Saturday, October 29, 2011



The fall weather in Colorado Springs has been of the fantastic variety during the last several weeks.  In fact, it was a great time to take hikes, visit the local rocks, and take a peek at whatever would pop up. 

Colorado Springs lies in the drainage basin of Fountain Creek. The stream heads near Woodland Park flowing southeast to Colorado Springs and picks up the major tributary, Monument Creek.  In fact, the latter is probably the master stream but it lost the naming contest.  Upper Fountain Creek, and the tributaries, cut through the Precambrian Pikes Peak "granite" and a variety of Paleozoic rocks exposed on the way east.  Monument Creek, heading near Palmer Lake and the Monument Divide, flows south along the east flank of the Front Range through Pleistocene, Tertiary and Cretaceous rocks and sediments.  After joining together the combined streams flow south to the Arkansas River at Pueblo picking up whatever the Cretaceous Pierre Shale has to offer.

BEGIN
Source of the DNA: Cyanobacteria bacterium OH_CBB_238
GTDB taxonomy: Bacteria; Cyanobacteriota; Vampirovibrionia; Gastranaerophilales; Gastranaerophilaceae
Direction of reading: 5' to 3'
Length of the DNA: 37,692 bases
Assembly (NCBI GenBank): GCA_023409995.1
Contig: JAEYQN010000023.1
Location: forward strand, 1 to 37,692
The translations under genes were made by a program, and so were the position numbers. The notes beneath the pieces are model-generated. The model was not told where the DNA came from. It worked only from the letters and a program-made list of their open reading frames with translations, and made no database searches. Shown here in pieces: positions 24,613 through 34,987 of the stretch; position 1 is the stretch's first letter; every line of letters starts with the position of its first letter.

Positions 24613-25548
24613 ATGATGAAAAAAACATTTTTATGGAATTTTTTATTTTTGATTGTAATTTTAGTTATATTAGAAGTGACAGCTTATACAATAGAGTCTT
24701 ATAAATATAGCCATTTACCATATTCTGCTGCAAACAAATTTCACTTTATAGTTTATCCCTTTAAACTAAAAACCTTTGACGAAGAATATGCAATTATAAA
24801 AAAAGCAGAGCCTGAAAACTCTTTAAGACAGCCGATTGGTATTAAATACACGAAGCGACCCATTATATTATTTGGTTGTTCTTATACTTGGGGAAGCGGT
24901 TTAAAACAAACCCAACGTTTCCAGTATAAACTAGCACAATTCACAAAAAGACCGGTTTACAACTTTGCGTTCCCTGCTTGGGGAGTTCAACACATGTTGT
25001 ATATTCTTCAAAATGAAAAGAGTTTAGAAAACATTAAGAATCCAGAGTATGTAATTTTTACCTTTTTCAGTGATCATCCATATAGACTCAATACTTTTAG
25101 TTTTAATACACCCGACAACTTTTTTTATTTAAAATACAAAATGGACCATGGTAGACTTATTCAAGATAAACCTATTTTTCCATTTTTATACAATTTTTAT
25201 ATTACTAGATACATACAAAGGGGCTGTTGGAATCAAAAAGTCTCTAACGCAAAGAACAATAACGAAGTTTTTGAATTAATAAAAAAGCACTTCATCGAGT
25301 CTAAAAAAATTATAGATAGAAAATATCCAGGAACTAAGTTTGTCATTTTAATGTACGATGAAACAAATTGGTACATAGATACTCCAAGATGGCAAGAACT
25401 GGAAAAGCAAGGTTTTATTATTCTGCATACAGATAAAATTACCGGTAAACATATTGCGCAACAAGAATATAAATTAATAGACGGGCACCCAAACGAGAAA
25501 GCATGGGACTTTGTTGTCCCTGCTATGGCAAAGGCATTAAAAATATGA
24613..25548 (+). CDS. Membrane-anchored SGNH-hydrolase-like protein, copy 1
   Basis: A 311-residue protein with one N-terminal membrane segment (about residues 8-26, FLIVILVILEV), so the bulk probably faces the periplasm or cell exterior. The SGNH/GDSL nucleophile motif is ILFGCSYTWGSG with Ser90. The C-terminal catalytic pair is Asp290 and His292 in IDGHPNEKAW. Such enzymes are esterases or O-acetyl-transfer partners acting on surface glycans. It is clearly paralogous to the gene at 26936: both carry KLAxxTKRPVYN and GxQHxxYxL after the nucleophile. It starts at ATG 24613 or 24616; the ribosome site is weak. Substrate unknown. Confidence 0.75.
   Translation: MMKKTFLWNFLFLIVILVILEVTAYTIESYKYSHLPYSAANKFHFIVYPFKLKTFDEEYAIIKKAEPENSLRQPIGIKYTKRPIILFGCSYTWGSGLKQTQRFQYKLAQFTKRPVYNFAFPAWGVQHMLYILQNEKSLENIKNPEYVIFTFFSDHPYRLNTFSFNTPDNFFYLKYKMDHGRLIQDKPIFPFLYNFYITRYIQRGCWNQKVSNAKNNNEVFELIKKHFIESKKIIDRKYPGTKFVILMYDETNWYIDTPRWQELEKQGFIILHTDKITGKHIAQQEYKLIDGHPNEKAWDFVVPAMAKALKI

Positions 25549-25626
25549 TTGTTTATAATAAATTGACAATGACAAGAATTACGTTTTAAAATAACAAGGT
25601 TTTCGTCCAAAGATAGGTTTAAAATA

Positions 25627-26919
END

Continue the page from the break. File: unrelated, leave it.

CSMS members have "walked the creek" for many years and have collected a great variety of rocks, minerals and fossils.  In my short walk this week it was easy to observe: pieces of Pikes Peak "granite" of all sizes from large cobbles down to the quartz and feldspar components, Precambrian Idaho Springs metamorphic rocks, collectable jasper of several shades of orange, yellow, brown, broken concretions and cone-in-cone from the Pierre Shale, petrified wood from the late Cretaceous and/or Tertiary, a variety of Paleozoic limestones (some boulder size), and other rocks.  Some of the CSMS rockhounds have collected amazonite, crystal clear smoky and clear quartz crystals, a variety of Pierre cephalopods, and other interesting "things"!   
And then there are the recent artifacts and "junk".  The most interesting were the many pieces of round and colored glass and porcelain.  Most "junk" was the result of many lazy people, and our country's love of all things "plastic".